Lack of motivation and negative thinking are two of the main culprits behind fitness failure. But, simply repeating to yourself “mind over matter” might not be enough to keep you focused and motivated. What can you do to reach your fitness goals? Maybe you should look into how to create a vision board?
Breaking down bigger goals into smaller wins, educating yourself, and finding guidance can help. But creating a vision board remains one of the most powerful strategies to set yourself up for success.
Here’s what you need to know about creating and using a vision board for the best outcome!
Create a Process-Based Vision Board – Not an Outcome-Based One!
Visualization techniques such as meditation have been proved to be efficient tools to manage success. But the line between daydreaming and visualization is permeable – and often too easy to cross.
According to 2011 studies, having positive fantasies about idealized goals can be counterproductive and sap energy. Also, predict poor achievement. For example, fantasizing about having a sculpted and toned body can provide an immediate sense of relief. Thus, drawing your energy away from the effort necessary to achieve those goals.
Oppositely, as explored by a 1999 pilot study, creating a process-based mental simulation. More specifically, one that focuses on the effort needed to achieve goals. Rather than on the goals themselves can increase your chances of success.
When creating your vision board, keep in mind this principle and use images and media that focus on the process. For example, workouts, dietary changes, and overall well-being, rather than on the end goal.
Find High-Quality Images and Choose Your Design Tool Wisely
Vision boards are all about visualization. Luckily, thanks to today’s availability of high-quality fitness images, you won’t have to spend time cropping pictures out of a magazine or drawing out your goals!
Make sure to choose photos and media that you can empathize with match your goals. And that they relate to the way you want to feel. When arranging them on a physical or digital board, keep in mind how you wish to feel at each step of the process. Remember to also leave space for modifications later on.
Keep It With You in Digital Form – But Printing It Can Help
When using a digital design tool, all you’ll need to do after creating your board is download it on your smartphone or laptop. This strategy allows you to have immediate access to it anytime you need your motivation fix. Such as when you feel like skipping the gym!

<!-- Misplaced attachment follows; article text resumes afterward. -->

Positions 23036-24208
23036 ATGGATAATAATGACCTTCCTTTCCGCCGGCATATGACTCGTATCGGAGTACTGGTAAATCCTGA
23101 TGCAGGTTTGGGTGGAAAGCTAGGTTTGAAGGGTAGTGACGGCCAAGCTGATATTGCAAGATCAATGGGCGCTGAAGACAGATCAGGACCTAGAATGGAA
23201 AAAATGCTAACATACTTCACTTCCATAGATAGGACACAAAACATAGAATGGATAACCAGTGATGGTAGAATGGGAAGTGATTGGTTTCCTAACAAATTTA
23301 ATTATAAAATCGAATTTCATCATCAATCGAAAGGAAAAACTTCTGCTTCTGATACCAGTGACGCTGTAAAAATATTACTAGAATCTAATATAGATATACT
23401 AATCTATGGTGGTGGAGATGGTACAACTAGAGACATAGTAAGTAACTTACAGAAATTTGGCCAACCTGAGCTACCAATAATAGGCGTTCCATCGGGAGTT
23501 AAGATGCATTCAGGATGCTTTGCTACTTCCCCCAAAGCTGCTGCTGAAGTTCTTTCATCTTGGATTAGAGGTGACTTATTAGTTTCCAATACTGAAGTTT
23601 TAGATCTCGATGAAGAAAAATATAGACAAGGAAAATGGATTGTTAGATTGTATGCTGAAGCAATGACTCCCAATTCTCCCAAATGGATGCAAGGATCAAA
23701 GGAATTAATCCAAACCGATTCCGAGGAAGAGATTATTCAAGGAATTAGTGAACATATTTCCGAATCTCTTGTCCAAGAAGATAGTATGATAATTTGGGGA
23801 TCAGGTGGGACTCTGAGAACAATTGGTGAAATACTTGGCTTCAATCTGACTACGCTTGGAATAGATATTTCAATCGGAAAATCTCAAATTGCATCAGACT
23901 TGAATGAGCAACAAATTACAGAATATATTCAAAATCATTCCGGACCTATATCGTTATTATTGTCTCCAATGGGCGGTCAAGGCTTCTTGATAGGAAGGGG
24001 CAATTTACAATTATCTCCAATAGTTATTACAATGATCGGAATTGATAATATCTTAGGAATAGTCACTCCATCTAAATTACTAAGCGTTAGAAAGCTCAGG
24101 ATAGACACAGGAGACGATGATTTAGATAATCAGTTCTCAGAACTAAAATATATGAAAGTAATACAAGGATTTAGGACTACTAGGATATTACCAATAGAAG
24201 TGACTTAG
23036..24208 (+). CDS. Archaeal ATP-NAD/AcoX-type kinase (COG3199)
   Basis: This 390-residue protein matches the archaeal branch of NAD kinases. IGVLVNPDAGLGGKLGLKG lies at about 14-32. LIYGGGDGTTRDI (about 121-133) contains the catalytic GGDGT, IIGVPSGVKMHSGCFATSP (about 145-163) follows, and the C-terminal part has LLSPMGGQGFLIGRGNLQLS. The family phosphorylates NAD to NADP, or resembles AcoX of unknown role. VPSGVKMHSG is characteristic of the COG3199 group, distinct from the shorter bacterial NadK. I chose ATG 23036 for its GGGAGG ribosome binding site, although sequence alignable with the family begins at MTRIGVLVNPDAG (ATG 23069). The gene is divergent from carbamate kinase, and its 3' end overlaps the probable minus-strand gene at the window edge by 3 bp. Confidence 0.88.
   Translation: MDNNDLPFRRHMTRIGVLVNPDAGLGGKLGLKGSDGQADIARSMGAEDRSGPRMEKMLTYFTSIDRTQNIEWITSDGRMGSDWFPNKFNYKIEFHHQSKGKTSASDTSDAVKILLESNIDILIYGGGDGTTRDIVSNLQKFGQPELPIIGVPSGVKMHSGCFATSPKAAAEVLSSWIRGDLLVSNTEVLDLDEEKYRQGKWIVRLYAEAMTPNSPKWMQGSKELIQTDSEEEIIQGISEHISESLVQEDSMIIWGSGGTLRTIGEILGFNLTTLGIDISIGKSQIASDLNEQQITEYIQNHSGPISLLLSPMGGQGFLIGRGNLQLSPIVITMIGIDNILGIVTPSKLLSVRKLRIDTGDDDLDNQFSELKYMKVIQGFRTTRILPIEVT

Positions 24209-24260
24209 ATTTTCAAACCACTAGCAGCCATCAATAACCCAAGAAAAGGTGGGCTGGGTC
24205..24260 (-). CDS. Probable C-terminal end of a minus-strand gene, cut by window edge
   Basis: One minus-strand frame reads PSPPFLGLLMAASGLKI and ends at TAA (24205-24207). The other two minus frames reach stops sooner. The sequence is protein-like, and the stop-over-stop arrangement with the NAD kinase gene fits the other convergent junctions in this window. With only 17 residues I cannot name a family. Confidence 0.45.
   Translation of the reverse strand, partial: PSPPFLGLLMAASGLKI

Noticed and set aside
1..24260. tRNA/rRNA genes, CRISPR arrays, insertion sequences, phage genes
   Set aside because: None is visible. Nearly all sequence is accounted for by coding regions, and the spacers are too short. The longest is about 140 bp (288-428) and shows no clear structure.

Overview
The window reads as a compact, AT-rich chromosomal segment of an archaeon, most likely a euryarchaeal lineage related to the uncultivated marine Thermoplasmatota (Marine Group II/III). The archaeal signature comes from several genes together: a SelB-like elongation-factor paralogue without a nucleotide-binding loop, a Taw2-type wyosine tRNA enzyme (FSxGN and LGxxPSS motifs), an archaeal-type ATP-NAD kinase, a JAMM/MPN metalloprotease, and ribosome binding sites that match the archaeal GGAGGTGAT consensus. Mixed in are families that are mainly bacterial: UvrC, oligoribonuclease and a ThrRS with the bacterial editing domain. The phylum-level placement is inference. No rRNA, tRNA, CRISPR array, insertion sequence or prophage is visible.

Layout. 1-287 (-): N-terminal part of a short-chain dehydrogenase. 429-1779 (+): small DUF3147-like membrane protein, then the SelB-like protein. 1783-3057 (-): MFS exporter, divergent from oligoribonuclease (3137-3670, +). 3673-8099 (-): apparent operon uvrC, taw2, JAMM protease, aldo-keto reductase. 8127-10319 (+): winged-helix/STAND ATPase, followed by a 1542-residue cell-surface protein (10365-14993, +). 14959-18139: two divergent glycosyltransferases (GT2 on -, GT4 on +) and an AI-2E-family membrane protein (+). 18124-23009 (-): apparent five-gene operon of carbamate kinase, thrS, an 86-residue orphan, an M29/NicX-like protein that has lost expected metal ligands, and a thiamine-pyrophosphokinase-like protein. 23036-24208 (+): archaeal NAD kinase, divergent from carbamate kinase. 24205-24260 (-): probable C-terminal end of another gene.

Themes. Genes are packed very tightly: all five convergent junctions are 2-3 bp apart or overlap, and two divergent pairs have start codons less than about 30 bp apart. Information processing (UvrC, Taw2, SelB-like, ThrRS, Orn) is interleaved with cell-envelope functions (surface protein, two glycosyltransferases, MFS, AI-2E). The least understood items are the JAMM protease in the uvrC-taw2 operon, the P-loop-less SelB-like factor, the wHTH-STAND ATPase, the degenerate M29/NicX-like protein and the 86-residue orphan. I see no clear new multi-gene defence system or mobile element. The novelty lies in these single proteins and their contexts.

But not everyone’s visualization power is the same, and a digital image can easily end up at the bottom of your phone’s camera roll. So, how do you prevent this “out of sight, out of mind” effect? A great solution is to invest in a professional print-out. This will remind you of your goals throughout the day.
Combine Your Board With Other Tools To Keep You Motivated
While creating a vision board is a great way to boost your chances of success, there’s more that you can do to keep yourself on the right track. For example, working with a coach, watching motivational movies to keep you fit, and breaking down more significant goals into smaller (and more easily achievable) milestones are all great strategies to try.
Don’t forget to keep track and measure your progress to find evidence that your fitness program is, in fact, working. And, update your vision board to account for your achievements and change of goals.
Work With a Personal Trainer To Understand What Your Real Goals Are
The goals you set will play a crucial role in how likely you are to achieve them. For example, setting vague objectives such as “lose weight” or “gain muscle” will cause your fitness program to be inadequate. Or maybe not specific enough to your lifestyle, fitness needs, budget, or dreams.
Working with a personal trainer before getting started with a vision board can help you visualize your total game plan, and understand how to channel your energy and motivation.
If you are lacking consistency and motivation with your fitness, definitely try to invest some time into creating a vision board. It can help you through the rough days, and remind you that this is a journey, not a destination.
Thank you for reading our article!
– Terry Asher